******First off, I want to say that yesterday a fantastic commentary was written about the pink slime issue. which you can read here. I was given a lot of praise and credit for apparently writing it but I want to make it clear that I didn't write it - my husband, Hyatt Frobose, wrote that as a member of the Food For Thought blog squad. Just giving credit where credit is due - he did a great job and has seen first-hand how LFTB is processed and made.******
Ok, on to the regularly scheduled post: there's been a lot of buzz about pink slime recently, which is a moniker I dislike so I'll henceforth be referring to it as Lean, Finely Textured Ground Beef (LFTB). There is a lot of negative buzz about LFTB but there are also a lot of facts and truth behind it which need to be pointed out:
- LFTB is completely safe for consumption.
- LFTB is NOT made from beef parts intended for pet food. It is made from meat that is extracted from the external and KPH (kidney, pelvic, heart) fat from cattle. Part of the process involves using ammonium hydroxide to ensure the product is free from bacteria and microorganisms. The ammonium hydroxide mist evaporates and is not present in the final product. Therefore, it's completely safe for consumption.
-- LFTB helps us meet consumer demand for safe, affordable and nutritious food - Dr. Russell Cross, Head of the Department of Animal Sciences at Texas A&M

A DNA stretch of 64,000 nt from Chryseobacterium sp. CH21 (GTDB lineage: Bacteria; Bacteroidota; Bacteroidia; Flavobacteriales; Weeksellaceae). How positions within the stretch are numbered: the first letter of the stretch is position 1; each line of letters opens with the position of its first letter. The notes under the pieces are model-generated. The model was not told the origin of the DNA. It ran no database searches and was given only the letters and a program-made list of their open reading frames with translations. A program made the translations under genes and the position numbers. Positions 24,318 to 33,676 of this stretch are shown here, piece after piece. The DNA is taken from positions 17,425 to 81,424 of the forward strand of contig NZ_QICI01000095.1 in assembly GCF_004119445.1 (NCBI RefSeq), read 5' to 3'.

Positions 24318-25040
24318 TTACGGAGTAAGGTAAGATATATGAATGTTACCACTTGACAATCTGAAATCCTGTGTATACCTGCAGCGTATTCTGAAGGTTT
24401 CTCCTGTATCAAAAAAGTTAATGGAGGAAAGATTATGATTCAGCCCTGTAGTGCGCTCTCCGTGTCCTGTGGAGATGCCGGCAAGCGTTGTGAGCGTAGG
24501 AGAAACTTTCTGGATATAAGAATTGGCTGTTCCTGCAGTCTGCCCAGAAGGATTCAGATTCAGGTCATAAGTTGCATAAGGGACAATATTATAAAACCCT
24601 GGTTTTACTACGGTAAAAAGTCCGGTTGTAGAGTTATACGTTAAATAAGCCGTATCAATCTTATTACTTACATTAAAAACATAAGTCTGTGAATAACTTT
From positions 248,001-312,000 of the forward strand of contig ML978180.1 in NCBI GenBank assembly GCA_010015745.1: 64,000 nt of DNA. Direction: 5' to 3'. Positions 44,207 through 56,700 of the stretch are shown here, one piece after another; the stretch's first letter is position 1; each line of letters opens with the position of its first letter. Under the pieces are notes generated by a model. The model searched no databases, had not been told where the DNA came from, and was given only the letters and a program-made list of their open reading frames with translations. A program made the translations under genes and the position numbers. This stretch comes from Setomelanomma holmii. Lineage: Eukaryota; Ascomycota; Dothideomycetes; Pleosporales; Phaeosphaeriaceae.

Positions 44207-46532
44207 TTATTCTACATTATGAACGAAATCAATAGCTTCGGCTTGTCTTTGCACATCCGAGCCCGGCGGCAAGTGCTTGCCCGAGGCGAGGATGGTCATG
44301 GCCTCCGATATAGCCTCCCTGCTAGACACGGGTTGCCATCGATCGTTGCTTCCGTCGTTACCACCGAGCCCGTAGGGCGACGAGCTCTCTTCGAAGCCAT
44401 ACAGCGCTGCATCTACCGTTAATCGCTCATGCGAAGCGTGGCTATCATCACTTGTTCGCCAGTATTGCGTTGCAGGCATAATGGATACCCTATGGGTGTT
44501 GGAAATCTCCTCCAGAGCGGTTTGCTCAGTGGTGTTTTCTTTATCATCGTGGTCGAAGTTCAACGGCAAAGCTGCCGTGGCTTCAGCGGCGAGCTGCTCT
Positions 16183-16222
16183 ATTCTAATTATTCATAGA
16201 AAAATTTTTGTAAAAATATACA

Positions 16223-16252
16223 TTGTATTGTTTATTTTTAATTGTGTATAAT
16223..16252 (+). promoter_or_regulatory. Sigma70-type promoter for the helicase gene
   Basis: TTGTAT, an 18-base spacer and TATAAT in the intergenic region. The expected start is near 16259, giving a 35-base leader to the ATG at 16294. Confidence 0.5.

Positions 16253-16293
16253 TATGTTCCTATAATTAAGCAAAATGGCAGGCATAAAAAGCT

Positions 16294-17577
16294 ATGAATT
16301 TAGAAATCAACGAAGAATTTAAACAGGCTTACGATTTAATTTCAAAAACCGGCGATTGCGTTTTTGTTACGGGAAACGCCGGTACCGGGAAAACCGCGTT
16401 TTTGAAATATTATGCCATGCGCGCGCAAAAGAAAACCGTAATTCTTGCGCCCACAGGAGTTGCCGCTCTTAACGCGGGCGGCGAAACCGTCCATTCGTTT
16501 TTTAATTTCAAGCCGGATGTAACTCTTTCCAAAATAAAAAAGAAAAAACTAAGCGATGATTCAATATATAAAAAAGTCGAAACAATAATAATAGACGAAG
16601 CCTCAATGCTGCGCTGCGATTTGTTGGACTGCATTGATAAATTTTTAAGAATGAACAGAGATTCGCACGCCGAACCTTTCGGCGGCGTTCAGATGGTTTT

There are many other very well written and informative factual-based commentaries about LFTB and I encourage you to read up on the facts.
Q & A about ammonium hydroxide in food
Is Pink Slime Dangerous to Consumers - written by the Ninja (@frobose on Twitter)
Pink Slime is a Myth - great resource
Engineering a Safer Burger - Washington Post article about LFTB production
Pink shirts, pink ties and pink slime - Common Sense Agriculture by Jeff Fowle (@JeffFowle on Twitter)
Also, I was asked by a contact I made in Australia if I thought the US would adopt irradiation in meat processing. I wrote about this a year ago or so and hope you'll check that link out, too. Although I don't see irradiation being adopted/accepted anytime soon, unfortunately.
Become an investigator and find out the truth. The news isn't always true but science doesn't lie.
Until next time,
~ Buzzard ~
Labels: Australia, beef, cattle, food, food production, food safety, hamburger, irradiation, lean beef, lean finely textured ground beef, meat, pink slime